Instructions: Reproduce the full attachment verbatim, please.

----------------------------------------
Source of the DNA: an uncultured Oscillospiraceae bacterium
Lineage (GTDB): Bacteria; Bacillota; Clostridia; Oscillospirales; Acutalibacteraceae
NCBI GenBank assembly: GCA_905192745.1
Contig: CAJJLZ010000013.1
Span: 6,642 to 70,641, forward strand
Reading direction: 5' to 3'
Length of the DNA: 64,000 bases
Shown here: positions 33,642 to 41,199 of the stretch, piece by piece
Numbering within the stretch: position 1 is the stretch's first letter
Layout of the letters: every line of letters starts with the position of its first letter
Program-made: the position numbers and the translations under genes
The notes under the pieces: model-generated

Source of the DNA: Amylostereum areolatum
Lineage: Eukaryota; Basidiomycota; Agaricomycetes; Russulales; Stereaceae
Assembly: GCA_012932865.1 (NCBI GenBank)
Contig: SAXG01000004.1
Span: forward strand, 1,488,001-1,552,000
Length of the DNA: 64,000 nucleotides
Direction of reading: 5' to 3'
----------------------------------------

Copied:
Source of the DNA: an uncultured Oscillospiraceae bacterium
Lineage (GTDB): Bacteria; Bacillota; Clostridia; Oscillospirales; Acutalibacteraceae
NCBI GenBank assembly: GCA_905192745.1
Contig: CAJJLZ010000013.1
Span: 6,642 to 70,641, forward strand
Reading direction: 5' to 3'
Length of the DNA: 64,000 bases
Shown here: positions 33,642 to 41,199 of the stretch, piece by piece
Numbering within the stretch: position 1 is the stretch's first letter
Layout of the letters: every line of letters starts with the position of its first letter
Program-made: the position numbers and the translations under genes
The notes under the pieces: model-generated

Source of the DNA: Amylostereum areolatum
Lineage: Eukaryota; Basidiomycota; Agaricomycetes; Russulales; Stereaceae
Assembly: GCA_012932865.1 (NCBI GenBank)
Contig: SAXG01000004.1
Span: forward strand, 1,488,001-1,552,000
Length of the DNA: 64,000 nucleotides
Direction of reading: 5' to 3'